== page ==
Today, I need to get personal, and I need to get real. I could ask the question, “What does it take to become a minister?”, or make a comment regarding hypocrisy, and how most people (including myself), will make complaints about what other people are doing, but refuse to see it in themselves.
Today, I’m not going to do that. One of the promises I made when I started this blog, was that it was going to be a way for me to heal myself, and try to be an example for others. I’m not always good at either of those. Minister or not, I am still human, and I still have to find ways to overcome my own failings, of which there are many.
I remember at the age of 3 not being willing to join my ballet class again because I was about to have my 4th birthday, and people wouldn’t like me because I was going to be different. I remember growing up, my mother telling me to not believe anything I heard, saw, read, etc. I wasn’t supposed to trust anything or anyone (except her and my father of course). I remember my mother bragging about being vindictive, and holding onto her anger and paying whoever she was angry with back at some future point down the road. And to my knowledge, she did, every single time.
That was one of my examples growing up. I also wasn’t supposed to help people (apparently singing Christmas Carols in a homeless shelter was a bad thing). Extra-curricular activities were required, but she hated being a “taxi service.”, and if she had her life to do over again, she wouldn’t have married my father and had kids.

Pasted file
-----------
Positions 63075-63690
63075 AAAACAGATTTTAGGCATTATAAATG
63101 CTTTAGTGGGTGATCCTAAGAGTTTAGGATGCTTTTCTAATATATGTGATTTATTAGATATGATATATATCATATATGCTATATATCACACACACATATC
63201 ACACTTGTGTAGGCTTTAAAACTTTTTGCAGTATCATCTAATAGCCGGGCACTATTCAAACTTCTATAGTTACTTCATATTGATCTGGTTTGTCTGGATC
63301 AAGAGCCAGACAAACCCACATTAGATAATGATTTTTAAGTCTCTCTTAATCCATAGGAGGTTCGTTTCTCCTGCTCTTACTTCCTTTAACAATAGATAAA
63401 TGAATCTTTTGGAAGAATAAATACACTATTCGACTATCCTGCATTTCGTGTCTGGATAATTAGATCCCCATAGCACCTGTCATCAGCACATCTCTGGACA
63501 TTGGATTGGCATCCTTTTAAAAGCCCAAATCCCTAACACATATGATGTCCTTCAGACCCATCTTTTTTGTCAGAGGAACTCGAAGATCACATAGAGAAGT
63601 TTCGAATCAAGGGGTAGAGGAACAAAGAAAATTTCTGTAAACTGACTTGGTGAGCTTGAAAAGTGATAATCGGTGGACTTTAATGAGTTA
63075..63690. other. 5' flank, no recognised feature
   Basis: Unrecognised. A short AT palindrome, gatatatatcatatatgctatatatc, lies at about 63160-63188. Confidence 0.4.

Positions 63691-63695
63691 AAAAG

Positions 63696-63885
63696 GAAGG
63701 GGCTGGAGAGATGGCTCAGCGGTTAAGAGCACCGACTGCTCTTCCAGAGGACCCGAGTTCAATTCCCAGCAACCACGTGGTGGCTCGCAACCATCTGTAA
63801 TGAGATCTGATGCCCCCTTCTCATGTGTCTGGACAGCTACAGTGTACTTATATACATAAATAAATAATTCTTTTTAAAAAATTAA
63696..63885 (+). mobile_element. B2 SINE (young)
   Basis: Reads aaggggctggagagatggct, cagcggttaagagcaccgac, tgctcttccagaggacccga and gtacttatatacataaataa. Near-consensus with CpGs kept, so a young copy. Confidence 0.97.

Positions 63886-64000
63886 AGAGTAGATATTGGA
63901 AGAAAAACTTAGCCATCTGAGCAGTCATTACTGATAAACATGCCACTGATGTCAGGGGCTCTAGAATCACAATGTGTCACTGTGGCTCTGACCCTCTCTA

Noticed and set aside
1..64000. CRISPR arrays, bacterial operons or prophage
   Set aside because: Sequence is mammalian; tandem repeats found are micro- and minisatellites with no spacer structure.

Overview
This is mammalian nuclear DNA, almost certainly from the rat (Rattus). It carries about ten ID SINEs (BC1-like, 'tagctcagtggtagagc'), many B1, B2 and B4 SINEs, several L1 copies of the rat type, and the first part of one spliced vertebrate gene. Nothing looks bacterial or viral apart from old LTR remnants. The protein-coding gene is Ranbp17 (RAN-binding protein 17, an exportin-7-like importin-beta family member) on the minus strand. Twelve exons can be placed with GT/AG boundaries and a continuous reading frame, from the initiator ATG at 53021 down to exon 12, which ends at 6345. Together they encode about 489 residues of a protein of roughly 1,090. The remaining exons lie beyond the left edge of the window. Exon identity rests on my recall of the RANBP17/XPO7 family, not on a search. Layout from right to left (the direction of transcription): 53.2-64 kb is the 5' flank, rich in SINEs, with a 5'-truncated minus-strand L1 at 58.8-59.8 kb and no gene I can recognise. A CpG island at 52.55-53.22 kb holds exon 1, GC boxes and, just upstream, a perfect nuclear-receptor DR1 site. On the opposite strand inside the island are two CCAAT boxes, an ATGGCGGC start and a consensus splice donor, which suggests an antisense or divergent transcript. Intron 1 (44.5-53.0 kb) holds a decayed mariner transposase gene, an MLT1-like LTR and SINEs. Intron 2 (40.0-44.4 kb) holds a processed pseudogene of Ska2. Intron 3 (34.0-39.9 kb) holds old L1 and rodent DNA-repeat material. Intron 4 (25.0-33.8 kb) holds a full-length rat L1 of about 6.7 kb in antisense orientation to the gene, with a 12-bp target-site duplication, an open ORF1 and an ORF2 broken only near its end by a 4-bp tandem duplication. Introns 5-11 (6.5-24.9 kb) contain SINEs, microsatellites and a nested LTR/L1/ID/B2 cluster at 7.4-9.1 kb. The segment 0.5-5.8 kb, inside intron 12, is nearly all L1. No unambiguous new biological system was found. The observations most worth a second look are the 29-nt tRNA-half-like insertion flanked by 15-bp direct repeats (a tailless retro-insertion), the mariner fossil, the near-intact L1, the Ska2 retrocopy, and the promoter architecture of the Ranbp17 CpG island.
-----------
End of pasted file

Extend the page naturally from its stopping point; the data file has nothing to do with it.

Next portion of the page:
No, today’s blog isn’t about my mother. It’s about all of the garbage that I have to fight every single minute of every single day to overcome. All of this is sitting in the deep dark recesses of the cesspools that are still in my head. You see, overcoming the negativity doesn’t mean that the negativity goes away. It means that you see it, and try as hard as you can to not respond to it. Eventually, you hope, with time and practice, maybe you have less of the negative times. But it doesn’t ever mean that they go away completely.
Sometimes, all of the negativity roars out in a wave of depression so severe and debilitating that functioning in any capacity just doesn’t seem like an option. That’s why I’m writing today. I’m writing so that the thoughts of worthlessness, the thoughts of being a failure, that I can’t do anything right don’t come back in knocking me on my ass again. I was always told growing up to “box it up and put it away.” Obviously, that method failed drastically.
Talking about what I’m going through, not yelling, not screaming, not throwing things and breaking things, seems to be what helps the most. Plus, it has the added benefit of being able to connect with others who have had similar experiences. It is a sad thing for our society that we connect more through our pain, and not through our joyful experiences.
And that is one of the other things I need to deal with and face. One of the subconscious things I learned is how to destroy the good around me, how to kill the joy in others. I have learned to love the joy, and I hate every time I find that I have destroyed the magic and beauty that has grown. So it becomes all the more important to me to try and create it again, not by hiding from my darkness, but by acknowledging it, talking about it and learning to heal as many of the wounds as I can so that I can be a person who is helping to heal the world, not destroy it.